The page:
Let’s review. Barker was too cowardly to face Growler Joe. So the stranger took out Growler Joe. Then Barker and the stranger conned the townspeople into thinking Barker must have just been having a bad day or something when the sheriff left them all to the mercy of Growler Joe. So the townspeople gave Barker back his badge and his job. What could possibly go wrong in the future?

On the outskirts of town, Barker thanks the stranger for his help. He asks the man what his name is. Brace yourselves:

Folks up New Mexico way call me Billy...Billy the Kid!
Comics writers of the 1950s and 1960s loved to use real historical figures in their western stories. Usually they get the details as wrong as wrong gets. However, save for the fact that this version of Billy the Kid is insanely generous to the old sheriff, the Kid’s timeline actually works for this story. From Wikipedia...

Billy the Kid, born Henry McCarty and also known as William H. Bonney (September 17, 1859–July 14, 1881) was an American Old West gunfighter who participated in New Mexico's Lincoln County War. He is known to have killed eight men.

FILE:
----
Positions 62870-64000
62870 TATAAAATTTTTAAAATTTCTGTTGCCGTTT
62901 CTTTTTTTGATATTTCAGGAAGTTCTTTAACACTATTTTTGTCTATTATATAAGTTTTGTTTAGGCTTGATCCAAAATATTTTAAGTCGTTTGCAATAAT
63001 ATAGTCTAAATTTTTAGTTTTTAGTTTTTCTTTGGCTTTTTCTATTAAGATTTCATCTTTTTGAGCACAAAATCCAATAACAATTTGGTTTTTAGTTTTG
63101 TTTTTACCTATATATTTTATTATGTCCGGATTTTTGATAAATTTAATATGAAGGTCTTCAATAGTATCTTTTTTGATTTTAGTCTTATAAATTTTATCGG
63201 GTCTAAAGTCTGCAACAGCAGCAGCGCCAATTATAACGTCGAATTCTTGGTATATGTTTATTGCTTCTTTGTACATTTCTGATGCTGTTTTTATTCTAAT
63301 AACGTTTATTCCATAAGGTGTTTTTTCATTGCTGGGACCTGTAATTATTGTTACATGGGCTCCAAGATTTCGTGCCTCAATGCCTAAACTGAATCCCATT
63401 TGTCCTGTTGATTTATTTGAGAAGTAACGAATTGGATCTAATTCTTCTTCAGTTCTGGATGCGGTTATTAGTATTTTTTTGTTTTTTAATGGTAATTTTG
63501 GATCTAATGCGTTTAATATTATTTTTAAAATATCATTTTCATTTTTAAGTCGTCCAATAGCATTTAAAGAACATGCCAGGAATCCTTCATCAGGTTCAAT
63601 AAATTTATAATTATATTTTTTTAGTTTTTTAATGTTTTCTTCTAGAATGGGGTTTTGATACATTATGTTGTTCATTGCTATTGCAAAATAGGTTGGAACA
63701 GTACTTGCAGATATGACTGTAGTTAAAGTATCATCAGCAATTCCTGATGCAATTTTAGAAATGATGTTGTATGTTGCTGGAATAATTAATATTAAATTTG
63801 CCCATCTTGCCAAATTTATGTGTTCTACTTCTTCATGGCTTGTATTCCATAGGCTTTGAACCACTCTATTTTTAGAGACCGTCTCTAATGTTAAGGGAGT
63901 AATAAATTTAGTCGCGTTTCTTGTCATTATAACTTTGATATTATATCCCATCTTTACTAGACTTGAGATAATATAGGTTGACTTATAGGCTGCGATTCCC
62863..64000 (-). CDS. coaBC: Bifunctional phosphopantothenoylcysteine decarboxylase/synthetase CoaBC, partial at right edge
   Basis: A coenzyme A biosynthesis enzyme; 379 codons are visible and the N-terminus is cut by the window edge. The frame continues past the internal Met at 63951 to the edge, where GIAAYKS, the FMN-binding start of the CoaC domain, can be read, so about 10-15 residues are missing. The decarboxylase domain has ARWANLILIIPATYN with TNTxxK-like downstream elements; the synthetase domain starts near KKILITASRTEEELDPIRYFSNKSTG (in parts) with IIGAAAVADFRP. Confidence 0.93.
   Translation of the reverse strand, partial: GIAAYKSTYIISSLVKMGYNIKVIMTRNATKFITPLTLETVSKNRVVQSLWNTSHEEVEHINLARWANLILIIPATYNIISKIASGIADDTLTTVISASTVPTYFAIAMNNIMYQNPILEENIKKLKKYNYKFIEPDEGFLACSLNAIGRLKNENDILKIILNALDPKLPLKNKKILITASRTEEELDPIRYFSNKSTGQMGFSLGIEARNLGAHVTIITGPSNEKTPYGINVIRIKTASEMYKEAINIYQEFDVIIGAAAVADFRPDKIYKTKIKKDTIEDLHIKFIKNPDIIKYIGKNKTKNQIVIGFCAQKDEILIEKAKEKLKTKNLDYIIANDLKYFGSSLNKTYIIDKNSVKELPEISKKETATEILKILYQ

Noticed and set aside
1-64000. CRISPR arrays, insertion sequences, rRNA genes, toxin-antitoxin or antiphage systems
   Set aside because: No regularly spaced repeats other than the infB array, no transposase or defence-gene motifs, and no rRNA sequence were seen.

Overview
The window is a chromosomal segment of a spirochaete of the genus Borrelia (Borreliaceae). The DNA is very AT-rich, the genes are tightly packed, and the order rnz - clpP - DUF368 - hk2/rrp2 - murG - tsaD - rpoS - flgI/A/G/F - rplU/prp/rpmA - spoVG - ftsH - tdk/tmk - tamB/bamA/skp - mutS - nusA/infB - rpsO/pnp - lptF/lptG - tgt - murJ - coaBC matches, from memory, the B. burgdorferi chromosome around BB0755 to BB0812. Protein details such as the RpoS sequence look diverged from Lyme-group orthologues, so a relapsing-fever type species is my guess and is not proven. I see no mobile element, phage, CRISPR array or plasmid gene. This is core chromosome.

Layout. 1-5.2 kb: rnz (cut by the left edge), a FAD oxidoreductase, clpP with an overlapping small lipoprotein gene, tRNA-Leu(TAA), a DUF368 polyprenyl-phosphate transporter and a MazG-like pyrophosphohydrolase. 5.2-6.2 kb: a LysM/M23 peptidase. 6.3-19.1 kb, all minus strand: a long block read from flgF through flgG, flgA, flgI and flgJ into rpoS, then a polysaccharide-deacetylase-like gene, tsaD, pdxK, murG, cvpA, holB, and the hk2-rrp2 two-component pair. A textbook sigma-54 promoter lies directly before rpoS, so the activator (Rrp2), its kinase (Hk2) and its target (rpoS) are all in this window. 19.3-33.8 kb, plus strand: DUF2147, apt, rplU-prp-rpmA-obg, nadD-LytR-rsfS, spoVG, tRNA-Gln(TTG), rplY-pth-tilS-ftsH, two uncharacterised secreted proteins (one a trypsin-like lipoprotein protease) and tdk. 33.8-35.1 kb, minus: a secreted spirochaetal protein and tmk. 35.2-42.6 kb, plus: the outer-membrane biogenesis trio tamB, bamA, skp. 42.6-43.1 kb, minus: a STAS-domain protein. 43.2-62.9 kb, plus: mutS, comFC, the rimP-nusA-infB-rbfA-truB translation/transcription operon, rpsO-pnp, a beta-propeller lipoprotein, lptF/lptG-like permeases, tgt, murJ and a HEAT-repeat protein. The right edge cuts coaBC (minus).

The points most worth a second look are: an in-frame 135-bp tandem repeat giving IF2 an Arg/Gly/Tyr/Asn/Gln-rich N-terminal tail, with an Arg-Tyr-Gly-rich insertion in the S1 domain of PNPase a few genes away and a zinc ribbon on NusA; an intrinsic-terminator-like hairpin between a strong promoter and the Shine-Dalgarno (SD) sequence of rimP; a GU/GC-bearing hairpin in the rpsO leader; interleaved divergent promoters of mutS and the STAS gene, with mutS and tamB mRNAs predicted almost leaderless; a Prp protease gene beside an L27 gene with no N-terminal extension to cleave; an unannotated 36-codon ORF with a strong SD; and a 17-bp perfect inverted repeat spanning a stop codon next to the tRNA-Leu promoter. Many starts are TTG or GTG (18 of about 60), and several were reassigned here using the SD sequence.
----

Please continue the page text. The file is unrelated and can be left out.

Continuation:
His first arrest was for stealing food in late 1875, and within five months he was arrested for stealing clothing and firearms. His escape from jail two days later and flight from New Mexico Territory into Arizona Territory made him both an outlaw and a federal fugitive. After murdering a blacksmith during an altercation in August 1877, Bonney became a wanted man in Arizona Territory and returned to New Mexico, where he joined a group of cattle rustlers. He became a well-known figure in the region when he joined the Regulators and took part in the Lincoln County War. In April 1878, however, the Regulators killed three men, including Lincoln County Sheriff William J. Brady and one of his deputies. Bonney and two other Regulators were later charged with killing all three men.